by Behnam Esmayli
In posts 1-3 we were able to reduce all of the geometry of a curve in 3-space to an interval [a,b]\subset \mathbb{R} along with two or three real-valued functions. We also discussed when two sets of such data give equivalent (overlapping) curves. This enabled us to patch tog (full story below)

by Behnam Esmayli

In posts 1-3 we were able to reduce all of the geometry of a curve in 3-space to an interval [a,b]\subset \mathbb{R} along with two or three real-valued functions. We also discussed when two sets of such data give equivalent (overlapping) curves. This enabled us to patch together a collection of such sets of data into one unified spatial curve.

We then studied the specific example of re-defining the metric on the plane so that its geometry is precisely that of a 2-sphere. We saw that for measurements of angles, lengths, and areas, all we need is a dot-product on vectors. Given an open domain in the plane, once we have a dot-product, we will be able to make such measurements. Our goal in this post is to make the following definition of a manifold more tangible.

Begin with a topological space X. (Note we cannot talk about any structure other than continuous maps from or to this space.) Assume that for every x \in X, there is an open neighborhood N_x of x homeomorphic to an open domain U_x in the plane: \phi _x : N_x \longrightarrow U_x . These are called “charts”, or coordinate maps.

Given this the question now is: How do we make sense of the notions of C^1-ness and length for a curve C\subset N_x\subset X? One way we might hope to do this is by using our coordinate maps. That is we say that C is C^1 if \phi_x(C) is C1
C1
and we define the length of C
C
to be the length of \phi_x(C).

As illustrated in a picture in the previous post, this definition of C^1-ness is not a satisfactory one because some curves will lie simultaneously in two neighborhoods, say U_x and U_y, and there is no guarantee that if its image in U_x is C^1, it must also be C^1 in U_y.

However, the two images are transformed to one another by the map \phi _x \circ \phi _y^{-1} : U_y \longrightarrow U_x (See the previous article for the reason.) Therefore, if these “transition maps” between subsets of \mathbb{R}^2 are C^1, then without ambiguity, we can define a subset of X to be a C^1 curve if its image under any (and hence all) of the chart maps is a C^1 curve in \mathbb{R}^2.

The space X together with the data of coordinate charts with the properties above is a 2-dimensional C^1 manifold.

As sketched above, for such manifolds, it is meaningful to talk about C^1 curves, or C^1 functions f: X \longrightarrow \mathbb{R}. In the latter case, we say f is C^1 if f \circ \phi _x^{-1} is C^1 for all x.

Hopefully, now, the idea is starting to make sense. A C^2 manifold is a topological space with charts whose transition maps are C^2. For these manifolds, we can talk about second derivative of functions. A smooth manifold is one with smooth, i.e. C^\infty, transition maps… Well, as is noted in [1, pg. 9], “Usually additional technical assumptions on the topological space are made to exclude pathological cases. It is customary to require that the space be Hausdorff and second countable.”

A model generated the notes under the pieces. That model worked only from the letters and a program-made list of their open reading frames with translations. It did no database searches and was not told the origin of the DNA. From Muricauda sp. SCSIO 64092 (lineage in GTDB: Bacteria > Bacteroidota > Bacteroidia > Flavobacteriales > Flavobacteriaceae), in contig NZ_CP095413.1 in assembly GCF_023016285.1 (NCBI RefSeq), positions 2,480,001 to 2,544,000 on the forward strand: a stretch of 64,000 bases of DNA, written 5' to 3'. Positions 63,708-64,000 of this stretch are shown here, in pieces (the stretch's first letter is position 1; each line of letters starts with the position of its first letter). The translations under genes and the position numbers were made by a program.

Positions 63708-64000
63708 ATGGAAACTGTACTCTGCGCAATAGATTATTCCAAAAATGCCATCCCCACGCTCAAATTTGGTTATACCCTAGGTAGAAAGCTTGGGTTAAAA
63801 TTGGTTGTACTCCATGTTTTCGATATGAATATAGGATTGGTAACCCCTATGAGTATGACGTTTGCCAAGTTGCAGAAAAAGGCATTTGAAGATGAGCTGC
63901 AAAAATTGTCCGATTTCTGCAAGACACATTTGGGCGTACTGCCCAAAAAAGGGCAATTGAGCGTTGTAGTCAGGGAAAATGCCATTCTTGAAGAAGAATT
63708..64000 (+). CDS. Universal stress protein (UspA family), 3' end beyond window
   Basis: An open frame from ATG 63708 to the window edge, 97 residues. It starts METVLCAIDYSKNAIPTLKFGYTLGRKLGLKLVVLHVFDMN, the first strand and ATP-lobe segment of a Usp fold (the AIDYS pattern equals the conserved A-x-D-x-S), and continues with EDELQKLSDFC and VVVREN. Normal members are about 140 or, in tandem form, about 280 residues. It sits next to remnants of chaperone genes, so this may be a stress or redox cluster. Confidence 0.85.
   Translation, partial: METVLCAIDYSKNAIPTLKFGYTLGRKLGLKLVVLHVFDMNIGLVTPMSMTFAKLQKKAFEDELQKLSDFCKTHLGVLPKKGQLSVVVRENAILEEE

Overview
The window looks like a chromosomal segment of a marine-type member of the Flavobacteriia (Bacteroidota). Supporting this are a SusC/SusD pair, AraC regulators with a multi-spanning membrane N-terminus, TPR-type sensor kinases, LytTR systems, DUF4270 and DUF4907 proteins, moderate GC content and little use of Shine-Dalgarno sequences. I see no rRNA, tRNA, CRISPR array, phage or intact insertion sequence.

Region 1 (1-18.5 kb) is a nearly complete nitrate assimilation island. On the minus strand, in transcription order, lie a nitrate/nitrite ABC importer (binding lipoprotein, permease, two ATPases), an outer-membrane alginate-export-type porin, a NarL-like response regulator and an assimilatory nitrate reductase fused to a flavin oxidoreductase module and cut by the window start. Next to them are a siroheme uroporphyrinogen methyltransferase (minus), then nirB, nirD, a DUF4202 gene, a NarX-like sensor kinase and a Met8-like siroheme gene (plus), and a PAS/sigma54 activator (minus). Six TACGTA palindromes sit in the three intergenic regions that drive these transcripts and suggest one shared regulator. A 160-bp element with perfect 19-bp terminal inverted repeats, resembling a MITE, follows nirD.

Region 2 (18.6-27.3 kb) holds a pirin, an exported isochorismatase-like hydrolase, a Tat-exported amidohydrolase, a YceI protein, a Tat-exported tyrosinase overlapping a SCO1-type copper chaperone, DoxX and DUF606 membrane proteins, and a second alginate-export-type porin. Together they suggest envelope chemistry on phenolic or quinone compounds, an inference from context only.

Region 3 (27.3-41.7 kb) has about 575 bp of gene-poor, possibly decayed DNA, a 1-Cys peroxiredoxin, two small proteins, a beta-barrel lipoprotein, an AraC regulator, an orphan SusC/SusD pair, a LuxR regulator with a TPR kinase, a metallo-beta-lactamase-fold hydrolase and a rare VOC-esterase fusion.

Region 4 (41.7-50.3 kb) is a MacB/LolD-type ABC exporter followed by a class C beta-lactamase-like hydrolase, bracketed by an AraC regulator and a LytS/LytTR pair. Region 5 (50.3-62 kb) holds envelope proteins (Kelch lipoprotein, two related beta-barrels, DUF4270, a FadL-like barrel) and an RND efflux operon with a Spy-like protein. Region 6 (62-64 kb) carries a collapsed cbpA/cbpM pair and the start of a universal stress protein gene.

Definition: “A C^r n-manifold” is a Hausdorff and second countable topological space, with charts that map into open domains of \mathbb{R}^n such that the transition maps are C^r.

Where did the metric go?! How do we measure lengths?

Remember I said we might try to define the length of a curve C\subset N_x by saying it is equal to the length of the curve \phi_x(C) lying in U_x? Well, this begs the question: How do we compute the length of \phi_x(C), because U_x might have a metric other than the usual Euclidean one. For example, recall the metric on the plane from our example in the fourth post in this series. This means we run into a problem similar to the one we had when defining C^1-ness. If each U_x has its own metric, then a curve on the manifold may have different lengths, depending on the chart we use for the measurement. This will make the length undefinable by looking at charts, unless, some very intricate compatibility assumptions are imposed on the metrics of the U_x‘s.

The good news is that one usually takes a different approach: A metric is built on the manifold upfront, rather than pieced together from collection of metrics on various U_x‘s that happen to magically be compatible in an complex manner. The key thing that makes this direct construction on the metric on a manifold possible, is the existence of “the tangent space”.

Fix a point x \in X, a C^1 manifold. In a chart \phi _1, the point x is represented by \phi _1 (x). Since \phi _2 \circ \phi _1^{-1} is bijective and C^1, its derivative at the point \phi _1 (x) existences, and is a 2\times2 invertible matrix, mapping vectors centered at \phi _1 (x) to vectors centered at \phi _2 (x). Thus, if we fix a vector v_1 at \phi _1 (x), then in any other chart \phi_\gamma there is a corresponding vector v_\gamma centered at \phi_\gamma (x). We call this collection of vectors, one from each chart, “a tangent vector to X at x.” By varying v_1 in U_1, we see that the collection of all tangent vectors to X at x is in one-to-one relation with the vector space of all vectors centered at \phi _1(x), which in turn is a copy of the vector space \mathbb{R}^2. Thus, this collection is naturally a vector space. We denote it by T_xX. The key feature is that the tangent spaces were constructed from charts and not from an ambient space in which X sits in.

- See more at: http://blogs.ams.org/mathgradblog/2017/04/27/manifold-66/#more-31553

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